[MIS07-P18] Retrieval of vertical structure in the Martian atmosphere during 2007 global dust storm by OMEGA/MEx limb observation
Keywords:Mars, Dust storm, vertical profile, OMEGA
In this study, we aim to present the 2D vertical structures of water vapor, dust opacity, and CO2 non-LTE emission in the periods of 2007 global dust storm (Ls = 265-305) using the OMEGA limb observation onboard Mars Express. The indexes of water-vapor, dust opacity are obtained from the wavelength ratio between 2.50 and 2.64 micron (Maltaliati et al., 2011), and the radiance at 2.70 micron (Fouchet et al., DPS, 2004), respectively. CO2 non-local thermal equilibrium (LTE) emission is detected at 4.3 micron (Piccialli et al., 2016). From the slope of the observed spectrum between 0.5 and 3.0 micron, the effective radius of aerosol particles can be estimated. As the reference, observations during the global dust storm in orbit#4483 (Ls = 268) and orbit#4621 (Ls = 292) is compared with that at clear-sky season in orbit#291 (Ls = 17) and orbit#685 (Ls = 68).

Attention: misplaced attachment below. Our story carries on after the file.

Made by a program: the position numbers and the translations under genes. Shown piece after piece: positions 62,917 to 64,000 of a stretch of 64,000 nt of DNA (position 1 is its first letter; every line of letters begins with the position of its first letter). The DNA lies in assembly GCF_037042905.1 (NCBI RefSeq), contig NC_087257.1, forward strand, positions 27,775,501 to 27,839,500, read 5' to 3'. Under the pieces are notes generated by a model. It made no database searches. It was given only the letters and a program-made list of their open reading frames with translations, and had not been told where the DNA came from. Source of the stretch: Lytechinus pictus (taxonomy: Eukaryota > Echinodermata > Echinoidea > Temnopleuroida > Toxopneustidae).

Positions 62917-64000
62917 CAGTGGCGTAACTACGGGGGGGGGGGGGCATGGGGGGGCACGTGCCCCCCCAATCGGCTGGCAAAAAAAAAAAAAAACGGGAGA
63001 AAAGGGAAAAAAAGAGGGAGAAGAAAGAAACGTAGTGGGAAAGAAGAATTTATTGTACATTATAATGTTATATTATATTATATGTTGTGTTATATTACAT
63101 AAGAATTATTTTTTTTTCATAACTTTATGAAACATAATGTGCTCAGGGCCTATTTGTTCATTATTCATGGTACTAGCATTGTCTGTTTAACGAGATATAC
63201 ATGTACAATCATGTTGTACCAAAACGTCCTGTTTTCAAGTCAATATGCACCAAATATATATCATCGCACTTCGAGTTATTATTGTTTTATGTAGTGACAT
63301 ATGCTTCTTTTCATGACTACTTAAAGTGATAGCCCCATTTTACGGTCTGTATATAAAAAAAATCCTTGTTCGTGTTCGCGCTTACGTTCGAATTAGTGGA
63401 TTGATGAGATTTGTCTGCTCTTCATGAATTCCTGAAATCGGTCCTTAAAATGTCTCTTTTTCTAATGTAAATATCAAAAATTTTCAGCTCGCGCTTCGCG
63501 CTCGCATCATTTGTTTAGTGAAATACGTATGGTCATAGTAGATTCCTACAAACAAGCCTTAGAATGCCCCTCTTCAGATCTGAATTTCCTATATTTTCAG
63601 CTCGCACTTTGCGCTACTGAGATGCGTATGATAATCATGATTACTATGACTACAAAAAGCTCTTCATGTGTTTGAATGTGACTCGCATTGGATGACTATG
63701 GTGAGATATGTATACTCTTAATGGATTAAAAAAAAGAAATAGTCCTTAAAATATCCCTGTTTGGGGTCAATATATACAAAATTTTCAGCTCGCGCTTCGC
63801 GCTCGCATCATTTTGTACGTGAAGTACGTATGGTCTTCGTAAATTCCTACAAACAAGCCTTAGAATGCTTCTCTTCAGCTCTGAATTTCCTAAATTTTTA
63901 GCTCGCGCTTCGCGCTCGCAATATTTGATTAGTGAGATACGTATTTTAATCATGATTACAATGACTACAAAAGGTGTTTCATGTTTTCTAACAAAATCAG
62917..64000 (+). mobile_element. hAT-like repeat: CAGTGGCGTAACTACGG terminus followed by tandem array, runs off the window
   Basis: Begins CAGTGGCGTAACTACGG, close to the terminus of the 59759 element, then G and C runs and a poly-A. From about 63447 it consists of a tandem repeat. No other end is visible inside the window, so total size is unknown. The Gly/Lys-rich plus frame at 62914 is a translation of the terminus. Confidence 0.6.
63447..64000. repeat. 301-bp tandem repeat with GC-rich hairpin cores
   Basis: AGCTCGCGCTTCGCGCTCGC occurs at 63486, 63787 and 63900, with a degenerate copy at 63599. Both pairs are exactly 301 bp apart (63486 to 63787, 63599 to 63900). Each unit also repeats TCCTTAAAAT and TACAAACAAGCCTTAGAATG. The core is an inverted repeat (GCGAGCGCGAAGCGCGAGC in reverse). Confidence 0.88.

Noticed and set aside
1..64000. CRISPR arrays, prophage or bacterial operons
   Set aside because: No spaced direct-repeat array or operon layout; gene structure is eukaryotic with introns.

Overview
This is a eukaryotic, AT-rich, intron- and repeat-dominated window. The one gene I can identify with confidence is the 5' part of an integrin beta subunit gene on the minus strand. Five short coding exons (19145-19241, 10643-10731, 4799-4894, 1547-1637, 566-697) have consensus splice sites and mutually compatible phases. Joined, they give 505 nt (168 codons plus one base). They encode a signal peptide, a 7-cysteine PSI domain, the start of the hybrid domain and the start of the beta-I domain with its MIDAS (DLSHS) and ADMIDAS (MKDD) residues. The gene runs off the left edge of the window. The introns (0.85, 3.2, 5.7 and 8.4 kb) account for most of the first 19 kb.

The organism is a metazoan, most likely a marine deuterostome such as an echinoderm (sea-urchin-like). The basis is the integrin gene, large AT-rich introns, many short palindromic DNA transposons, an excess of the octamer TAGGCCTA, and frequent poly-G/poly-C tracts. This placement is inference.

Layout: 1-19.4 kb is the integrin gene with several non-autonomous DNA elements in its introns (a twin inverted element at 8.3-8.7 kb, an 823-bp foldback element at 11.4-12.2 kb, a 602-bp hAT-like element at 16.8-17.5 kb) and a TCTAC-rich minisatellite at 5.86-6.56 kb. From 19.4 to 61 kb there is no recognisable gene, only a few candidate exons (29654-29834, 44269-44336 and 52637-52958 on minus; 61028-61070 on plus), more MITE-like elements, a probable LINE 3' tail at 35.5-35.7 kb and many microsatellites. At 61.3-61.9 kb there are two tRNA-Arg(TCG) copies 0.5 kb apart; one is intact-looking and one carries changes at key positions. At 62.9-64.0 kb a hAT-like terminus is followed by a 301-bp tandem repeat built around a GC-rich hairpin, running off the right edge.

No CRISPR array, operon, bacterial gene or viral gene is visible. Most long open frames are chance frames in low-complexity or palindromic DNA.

We show a significant increase of water vapor up to ~60 km altitude during the global dust storm, as reported by recent studies (Vandaele et al., 2019; Aoki et al., 2019; Fedorova et al., 2020). Our result suggests the concentration of water vapor in 40-60 km altitudes. This is totally different from that at orbit#685 at clear-sky season, which shows the confined water vapor up to ~40 km altitude.
The slopes of observed spectra suggest larger particle size during the global dust storm at orbit#4483 (~1.0 micron) than that in the clear-sky at orbit#291 (~0.4 micron). This is comparable with previous studies (Oliva et al., 2018; Clancy et al., 2019). We find that such large aerosols reach into the mesosphere.
We confirmed that the CO2 non-LTE emission peaks at higher altitudes (100-120 km) during the global dust storm in orbit#4483 (The statistical analysis can be found in Piccialli et al. (2016)). This result basically suggests about 20 km increase of peak altitudes comparing with that in the clear-sky at orbit#291. This can be explained by the heating by absorption of incoming sunlight via suspended dust particles.
We intend to discuss the physical parameters, such as water vapor amount, dust opacity etc by using JACOSPAR (Iwabuchi and Yang, 2011; Iwabuchi et al., 2016), which is a multiple scattering radiative transfer code that uses the backward-propagating Monte Carlo method, and the dependent sampling approach in order to reduce the computation time.